Posted January 17, 2011 by strongjacksonpoet54 in Art, Essays

Film by Carlos Reygadas, “Silent Light”   4 comments

Wow! Mexican director Carlos Reygadas’ film “Silent Light” is one of my new favorites. It is stark, austere with the most amazing sound and light. He allows sound its time with out the chatter of dialogue and other noise intruding. The sound of water lapping while children are bathed outdoors, the sounds of crickets, cows, a combine in the field,  all amongst the charged, but outwardly silent emotions happening in a family. I cannot wait to see more of Reygadas’ work.

Posted November 14, 2010 by strongjacksonpoet54 in Art, FIlm

A testament to your time on earth   Leave a comment

Words from Christian Wiman poet and editor of Poetry about being the judge of your own poems and not being obsessed with recognition. Wiman says about poems, “They’re a testament  to your time on earth, and to how well you’ve stood up to it. In the case of my poems. I feel confident–not about quality, but about their necessity in my life.”

Posted November 5, 2010 by strongjacksonpoet54 in Art, Have a Chair

  Leave a comment

The basic element of every culture is ART. (David Dory)

Every culture is defined by its artists. (David Dory)

Posted August 19, 2010 by strongjacksonpoet54 in Art, Have a Chair

Have A Chair   Leave a comment

Posted August 19, 2010 by strongjacksonpoet54 in Art, Have a Chair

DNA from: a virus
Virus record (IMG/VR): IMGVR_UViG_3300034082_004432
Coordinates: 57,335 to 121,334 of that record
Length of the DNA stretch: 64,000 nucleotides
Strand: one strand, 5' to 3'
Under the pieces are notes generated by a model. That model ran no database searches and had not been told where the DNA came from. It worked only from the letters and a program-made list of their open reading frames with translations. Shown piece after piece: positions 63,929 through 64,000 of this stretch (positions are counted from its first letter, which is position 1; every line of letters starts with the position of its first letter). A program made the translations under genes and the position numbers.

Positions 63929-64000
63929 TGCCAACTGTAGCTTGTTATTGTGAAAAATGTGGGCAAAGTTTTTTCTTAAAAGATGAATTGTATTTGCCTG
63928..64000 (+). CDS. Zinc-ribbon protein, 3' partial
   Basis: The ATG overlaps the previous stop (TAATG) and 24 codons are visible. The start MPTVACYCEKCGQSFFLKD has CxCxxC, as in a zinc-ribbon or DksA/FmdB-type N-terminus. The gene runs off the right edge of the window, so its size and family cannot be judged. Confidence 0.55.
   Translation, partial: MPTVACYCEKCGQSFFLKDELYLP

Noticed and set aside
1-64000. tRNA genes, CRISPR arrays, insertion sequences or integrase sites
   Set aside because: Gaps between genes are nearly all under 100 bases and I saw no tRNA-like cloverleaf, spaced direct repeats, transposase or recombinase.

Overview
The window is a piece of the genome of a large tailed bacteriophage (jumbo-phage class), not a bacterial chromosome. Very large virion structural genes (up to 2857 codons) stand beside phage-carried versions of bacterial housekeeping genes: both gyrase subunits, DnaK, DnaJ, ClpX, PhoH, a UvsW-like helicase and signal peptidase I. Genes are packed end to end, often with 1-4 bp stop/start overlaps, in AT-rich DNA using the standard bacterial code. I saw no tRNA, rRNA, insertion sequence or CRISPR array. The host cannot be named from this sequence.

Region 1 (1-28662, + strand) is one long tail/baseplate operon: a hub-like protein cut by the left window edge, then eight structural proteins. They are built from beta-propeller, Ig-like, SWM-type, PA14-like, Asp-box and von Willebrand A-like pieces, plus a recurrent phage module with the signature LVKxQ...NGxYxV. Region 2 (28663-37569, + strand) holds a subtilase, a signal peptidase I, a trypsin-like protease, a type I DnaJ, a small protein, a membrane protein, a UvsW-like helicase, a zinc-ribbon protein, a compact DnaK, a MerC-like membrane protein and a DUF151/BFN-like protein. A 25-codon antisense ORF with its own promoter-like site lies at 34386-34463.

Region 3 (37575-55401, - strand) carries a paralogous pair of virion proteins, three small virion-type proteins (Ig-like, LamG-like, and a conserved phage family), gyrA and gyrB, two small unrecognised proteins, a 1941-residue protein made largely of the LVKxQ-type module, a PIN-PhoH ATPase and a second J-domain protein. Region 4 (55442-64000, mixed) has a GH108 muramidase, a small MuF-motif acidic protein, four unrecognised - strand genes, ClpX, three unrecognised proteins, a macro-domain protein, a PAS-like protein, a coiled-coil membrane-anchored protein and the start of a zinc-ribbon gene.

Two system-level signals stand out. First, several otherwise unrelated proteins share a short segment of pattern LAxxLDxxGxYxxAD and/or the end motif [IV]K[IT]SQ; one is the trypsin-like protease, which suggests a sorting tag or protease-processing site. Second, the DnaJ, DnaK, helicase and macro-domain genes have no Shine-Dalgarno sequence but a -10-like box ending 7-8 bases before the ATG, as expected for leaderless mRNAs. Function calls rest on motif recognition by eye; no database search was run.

Violent Femmes Country Death Song lyrics   Leave a comment

I had me a wife, I had me some daughters.
I tried so hard, I never knew still waters.
Nothing to eat and nothing to drink.
Nothing for a man to do but sit around and think.
Nothing for a man to do but sit around and think.
Well, I’m a thinkin’ and thinkin’, ’til there’s nothin’ I ain’t thunk.
Breathing in the stink, ’til finally I stunk.
It was at that time, I swear I lost my mind.
I started making plans to kill my own kind.
I started making plans to kill my own kind.
Come little daughter, I said to the youngest one,
Put your coat on, we’ll have some fun.
We’ll go out to mountains, the one to explore.
Her face then lit up, I was standing by the door.
Her face then lit up, I was standing by the door.
Come little daughter, I will carry the lanterns.
We’ll go out tonight, we’ll go to the caverns.
We’ll go out tonight, we’ll go to the caves.
Kiss your mother goodnight and remember that God saves.
Kiss your mother goodnight and remember that God saves.
A led her to a hole, a deep black well.
I said make a wish, make sure and not tell and
close you’re eyes dear, and count to seven.
You know your papa loves you, good children go to heaven.
You know your papa loves you, good children go to heaven.
I gave her a push, I gave her a shove.
I pushed with all my might, I pushed with all my love.
I threw my child into a bottomless pit.
She was screaming as she fell, but I never heard her hit.
She was screaming as she fell, but I never heard her hit.
Gather round boys to this tale that I tell.
You wanna know how to take a short trip to hell?
It’s guaranteed to get your own place in hell.
Just take your lovely daughter and push her in the well.
Take your lovely daughter and throw her in the well.
Don’t speak to me of lovers, with a broken heart.
You wanna know what can really tear you apart?
I’m going out to the barn, with a never stoppin’ pain!
I’m going out to the barn, to hang myself in shame.

Posted August 16, 2010 by strongjacksonpoet54 in Art, Uncategorized